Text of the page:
I had the afternoon free yesterday so I headed up to Sam's around 2. The air was warm, but the water was a good cool temperature for this time of year despite being pretty low.
I noticed that there are already a good number of ripe partridge berries out, seems kind of early to me.
I planned to hike up a good ways before fishing, but there were some all too inviting spots along the we way that I had to stop and fish. One was in between the 3rd and 4th crossing. I had decided that my dropper fly was too long and I was retying it when I spotted something in the pool next to me. At first I thought it was compass or something. It turns out it was TNFlyfisher's camera that he lost up here back in april. It was totally water-logged, and badly corroded... See thread in the backcountry for more info...
Anyway it was a good day to be out there, I fished almost up to Starkey before hiking back out.
Had a good number of fish, only photoed some, but here they are...
I should also mention that since I was mostly getting hits on the dry, I eventually cut the dropper off all together, which let me get a better drift and more fish.
Hiking back out, I spotted a large brookie (8-10") holding on a rock in the bottom of a big deep hole. I manged to scale down to the edge of it from the trail (the trail is about 5 feet above the hole and practically straight down) and there was barely enough room for a cast. I fumbled the first cast, it was about 1-2 feet behind him and a different brookie rocketed up from the deep and took the fly. I quickly brought him to hand, trying not to spook the rest of the hole and released him. He was right at about 7 inches. My fish was still on the rock. I made a second cast, which went slightly to the right of the fish by about 2 feet and again another 7 incher took the fly, which I again brought to hand quickly and released. The large brookie was still unfazed by this (how, I have no clue). So on the third cast, the fly lands about 2 feet infront of him and slowly drifts towards him. At just the right moment, he shot up from his spot and nailed the fly. I brought him to hand, and he was probabaly at around 9 inches (didn't take him to the tape) and this was the best fish of the day. While standing on the narrow bank and trying to get manage the thrashing fish and retreive my camera, he flopped right out of my hand and back into the water before I could get the picture. Oh well, it happens like that sometimes. But it was definitely the best way to end a day fishing in the Smokies.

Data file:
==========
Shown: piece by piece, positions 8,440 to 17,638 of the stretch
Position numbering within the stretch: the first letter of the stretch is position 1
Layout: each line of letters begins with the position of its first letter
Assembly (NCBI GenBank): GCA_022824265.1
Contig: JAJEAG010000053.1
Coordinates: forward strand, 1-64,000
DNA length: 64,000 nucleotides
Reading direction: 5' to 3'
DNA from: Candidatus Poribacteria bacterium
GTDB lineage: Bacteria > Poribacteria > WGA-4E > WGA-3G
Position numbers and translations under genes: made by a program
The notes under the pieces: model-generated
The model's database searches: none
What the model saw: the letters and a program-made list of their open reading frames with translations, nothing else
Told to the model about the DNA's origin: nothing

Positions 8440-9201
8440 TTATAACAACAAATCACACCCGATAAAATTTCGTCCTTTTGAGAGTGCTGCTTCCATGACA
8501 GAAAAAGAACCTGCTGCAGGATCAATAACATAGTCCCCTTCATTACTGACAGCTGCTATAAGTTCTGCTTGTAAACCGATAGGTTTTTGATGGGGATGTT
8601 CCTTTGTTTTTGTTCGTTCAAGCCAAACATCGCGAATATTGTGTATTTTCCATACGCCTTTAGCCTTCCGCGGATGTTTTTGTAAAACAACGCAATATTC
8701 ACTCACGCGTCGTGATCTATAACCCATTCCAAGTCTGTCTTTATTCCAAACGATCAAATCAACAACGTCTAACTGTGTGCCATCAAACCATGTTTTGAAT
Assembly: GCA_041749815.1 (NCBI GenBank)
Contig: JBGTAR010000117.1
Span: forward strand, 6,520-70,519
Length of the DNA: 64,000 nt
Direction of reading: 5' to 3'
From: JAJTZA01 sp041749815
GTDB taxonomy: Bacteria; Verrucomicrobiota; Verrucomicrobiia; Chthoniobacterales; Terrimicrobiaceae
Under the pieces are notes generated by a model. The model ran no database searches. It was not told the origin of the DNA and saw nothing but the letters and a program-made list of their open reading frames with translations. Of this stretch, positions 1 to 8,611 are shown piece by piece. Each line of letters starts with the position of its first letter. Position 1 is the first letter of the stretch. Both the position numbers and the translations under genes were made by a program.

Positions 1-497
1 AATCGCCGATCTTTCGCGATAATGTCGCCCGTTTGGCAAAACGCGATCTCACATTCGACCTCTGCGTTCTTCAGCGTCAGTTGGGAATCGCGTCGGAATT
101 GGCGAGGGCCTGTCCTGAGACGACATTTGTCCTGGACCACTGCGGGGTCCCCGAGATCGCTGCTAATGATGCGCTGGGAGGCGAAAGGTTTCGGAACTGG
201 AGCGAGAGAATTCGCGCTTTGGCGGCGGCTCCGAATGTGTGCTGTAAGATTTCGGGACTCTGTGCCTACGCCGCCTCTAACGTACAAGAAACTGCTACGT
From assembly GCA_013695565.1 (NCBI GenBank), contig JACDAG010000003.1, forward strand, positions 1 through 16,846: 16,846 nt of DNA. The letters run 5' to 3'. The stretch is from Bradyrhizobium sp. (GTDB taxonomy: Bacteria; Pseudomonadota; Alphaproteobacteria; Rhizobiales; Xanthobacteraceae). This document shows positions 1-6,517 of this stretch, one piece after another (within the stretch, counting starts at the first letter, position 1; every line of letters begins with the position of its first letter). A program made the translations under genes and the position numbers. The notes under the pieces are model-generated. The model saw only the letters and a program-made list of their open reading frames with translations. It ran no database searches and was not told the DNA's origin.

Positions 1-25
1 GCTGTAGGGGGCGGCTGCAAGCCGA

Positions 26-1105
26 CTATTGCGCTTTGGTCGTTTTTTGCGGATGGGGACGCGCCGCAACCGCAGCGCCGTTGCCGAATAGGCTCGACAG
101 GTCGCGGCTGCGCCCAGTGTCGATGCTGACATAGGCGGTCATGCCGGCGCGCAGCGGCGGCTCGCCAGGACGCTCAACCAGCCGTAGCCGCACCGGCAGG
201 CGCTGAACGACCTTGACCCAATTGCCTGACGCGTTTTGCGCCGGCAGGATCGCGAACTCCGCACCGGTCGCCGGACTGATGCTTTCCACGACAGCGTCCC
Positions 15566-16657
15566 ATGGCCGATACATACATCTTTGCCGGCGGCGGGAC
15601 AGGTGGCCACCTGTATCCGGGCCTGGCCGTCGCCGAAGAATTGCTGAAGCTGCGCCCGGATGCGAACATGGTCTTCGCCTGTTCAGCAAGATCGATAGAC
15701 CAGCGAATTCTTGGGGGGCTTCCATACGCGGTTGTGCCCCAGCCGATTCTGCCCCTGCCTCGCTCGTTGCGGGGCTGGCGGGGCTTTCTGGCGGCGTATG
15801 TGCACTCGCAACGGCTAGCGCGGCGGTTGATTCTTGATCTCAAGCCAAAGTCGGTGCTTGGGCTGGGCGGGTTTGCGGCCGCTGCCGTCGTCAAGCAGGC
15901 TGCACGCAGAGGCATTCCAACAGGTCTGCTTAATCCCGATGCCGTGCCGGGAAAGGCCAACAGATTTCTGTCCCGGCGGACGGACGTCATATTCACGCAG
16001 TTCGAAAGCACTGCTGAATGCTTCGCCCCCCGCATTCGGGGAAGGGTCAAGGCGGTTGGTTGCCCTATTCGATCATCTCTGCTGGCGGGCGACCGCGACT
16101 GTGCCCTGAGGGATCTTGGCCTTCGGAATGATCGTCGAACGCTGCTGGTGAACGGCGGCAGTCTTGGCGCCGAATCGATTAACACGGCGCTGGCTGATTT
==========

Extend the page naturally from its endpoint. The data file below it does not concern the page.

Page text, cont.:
I, on the otherhand, decided NOT to end the day that way. When I got back to the parking area, I decided to fish some of the upper middle prong. Nada. Couldn't figure out what the rainbows were up to. So I went lower and tried around the spruce flats junction and aside from a couple of little minnows, didn't have much luck. I saw some (very few, but some) trout feeding about the time I decided to leave (around 8 pm) but either I couldn't get the right fly or my tiredness from the hike was causing me to be lazy in my staying hidden, I couldn't get much more than a few slaps and one short tug of war out of them.
Anyway it was a good day to be out there. Really, any day is a good day to be out there.